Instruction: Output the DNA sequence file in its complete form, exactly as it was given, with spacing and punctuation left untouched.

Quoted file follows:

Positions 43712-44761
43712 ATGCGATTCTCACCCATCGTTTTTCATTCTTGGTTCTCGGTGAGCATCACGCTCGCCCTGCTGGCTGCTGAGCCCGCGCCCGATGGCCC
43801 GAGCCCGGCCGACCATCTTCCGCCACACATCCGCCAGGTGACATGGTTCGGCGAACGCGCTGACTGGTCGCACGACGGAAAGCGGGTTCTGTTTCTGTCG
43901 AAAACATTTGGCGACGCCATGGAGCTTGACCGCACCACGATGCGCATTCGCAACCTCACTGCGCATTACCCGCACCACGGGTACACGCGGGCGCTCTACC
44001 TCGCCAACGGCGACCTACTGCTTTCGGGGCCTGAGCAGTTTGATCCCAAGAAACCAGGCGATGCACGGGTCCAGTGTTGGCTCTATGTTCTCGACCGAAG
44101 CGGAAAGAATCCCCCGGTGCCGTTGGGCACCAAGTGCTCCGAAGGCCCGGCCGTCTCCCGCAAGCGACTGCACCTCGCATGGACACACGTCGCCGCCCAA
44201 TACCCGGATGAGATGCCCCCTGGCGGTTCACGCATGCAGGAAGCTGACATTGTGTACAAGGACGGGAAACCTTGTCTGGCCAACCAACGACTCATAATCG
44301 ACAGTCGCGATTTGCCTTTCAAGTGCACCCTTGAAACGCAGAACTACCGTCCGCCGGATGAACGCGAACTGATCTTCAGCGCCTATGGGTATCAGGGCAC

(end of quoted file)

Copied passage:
Positions 43712-44761
43712 ATGCGATTCTCACCCATCGTTTTTCATTCTTGGTTCTCGGTGAGCATCACGCTCGCCCTGCTGGCTGCTGAGCCCGCGCCCGATGGCCC
43801 GAGCCCGGCCGACCATCTTCCGCCACACATCCGCCAGGTGACATGGTTCGGCGAACGCGCTGACTGGTCGCACGACGGAAAGCGGGTTCTGTTTCTGTCG
43901 AAAACATTTGGCGACGCCATGGAGCTTGACCGCACCACGATGCGCATTCGCAACCTCACTGCGCATTACCCGCACCACGGGTACACGCGGGCGCTCTACC
44001 TCGCCAACGGCGACCTACTGCTTTCGGGGCCTGAGCAGTTTGATCCCAAGAAACCAGGCGATGCACGGGTCCAGTGTTGGCTCTATGTTCTCGACCGAAG
44101 CGGAAAGAATCCCCCGGTGCCGTTGGGCACCAAGTGCTCCGAAGGCCCGGCCGTCTCCCGCAAGCGACTGCACCTCGCATGGACACACGTCGCCGCCCAA
44201 TACCCGGATGAGATGCCCCCTGGCGGTTCACGCATGCAGGAAGCTGACATTGTGTACAAGGACGGGAAACCTTGTCTGGCCAACCAACGACTCATAATCG
44301 ACAGTCGCGATTTGCCTTTCAAGTGCACCCTTGAAACGCAGAACTACCGTCCGCCGGATGAACGCGAACTGATCTTCAGCGCCTATGGGTATCAGGGCAC